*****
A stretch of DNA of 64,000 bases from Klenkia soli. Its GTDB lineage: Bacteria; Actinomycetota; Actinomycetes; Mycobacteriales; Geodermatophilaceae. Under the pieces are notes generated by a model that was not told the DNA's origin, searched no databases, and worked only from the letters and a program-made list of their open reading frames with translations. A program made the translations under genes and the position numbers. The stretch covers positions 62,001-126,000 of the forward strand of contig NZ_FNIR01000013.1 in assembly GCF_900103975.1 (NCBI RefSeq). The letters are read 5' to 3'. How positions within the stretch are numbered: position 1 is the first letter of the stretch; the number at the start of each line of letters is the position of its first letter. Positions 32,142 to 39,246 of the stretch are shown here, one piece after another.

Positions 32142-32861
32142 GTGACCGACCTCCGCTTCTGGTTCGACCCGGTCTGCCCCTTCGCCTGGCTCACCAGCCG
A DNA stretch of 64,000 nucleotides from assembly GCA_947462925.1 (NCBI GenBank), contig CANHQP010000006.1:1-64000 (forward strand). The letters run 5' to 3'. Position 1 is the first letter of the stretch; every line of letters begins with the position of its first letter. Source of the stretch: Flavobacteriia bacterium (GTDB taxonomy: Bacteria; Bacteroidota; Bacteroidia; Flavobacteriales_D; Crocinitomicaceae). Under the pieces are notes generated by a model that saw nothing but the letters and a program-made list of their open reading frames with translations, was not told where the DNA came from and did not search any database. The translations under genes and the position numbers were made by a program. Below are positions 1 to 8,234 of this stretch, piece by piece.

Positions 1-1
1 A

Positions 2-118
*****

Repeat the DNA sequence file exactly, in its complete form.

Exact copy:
A stretch of DNA of 64,000 bases from Klenkia soli. Its GTDB lineage: Bacteria; Actinomycetota; Actinomycetes; Mycobacteriales; Geodermatophilaceae. Under the pieces are notes generated by a model that was not told the DNA's origin, searched no databases, and worked only from the letters and a program-made list of their open reading frames with translations. A program made the translations under genes and the position numbers. The stretch covers positions 62,001-126,000 of the forward strand of contig NZ_FNIR01000013.1 in assembly GCF_900103975.1 (NCBI RefSeq). The letters are read 5' to 3'. How positions within the stretch are numbered: position 1 is the first letter of the stretch; the number at the start of each line of letters is the position of its first letter. Positions 32,142 to 39,246 of the stretch are shown here, one piece after another.

Positions 32142-32861
32142 GTGACCGACCTCCGCTTCTGGTTCGACCCGGTCTGCCCCTTCGCCTGGCTCACCAGCCG
A DNA stretch of 64,000 nucleotides from assembly GCA_947462925.1 (NCBI GenBank), contig CANHQP010000006.1:1-64000 (forward strand). The letters run 5' to 3'. Position 1 is the first letter of the stretch; every line of letters begins with the position of its first letter. Source of the stretch: Flavobacteriia bacterium (GTDB taxonomy: Bacteria; Bacteroidota; Bacteroidia; Flavobacteriales_D; Crocinitomicaceae). Under the pieces are notes generated by a model that saw nothing but the letters and a program-made list of their open reading frames with translations, was not told where the DNA came from and did not search any database. The translations under genes and the position numbers were made by a program. Below are positions 1 to 8,234 of this stretch, piece by piece.

Positions 1-1
1 A

Positions 2-118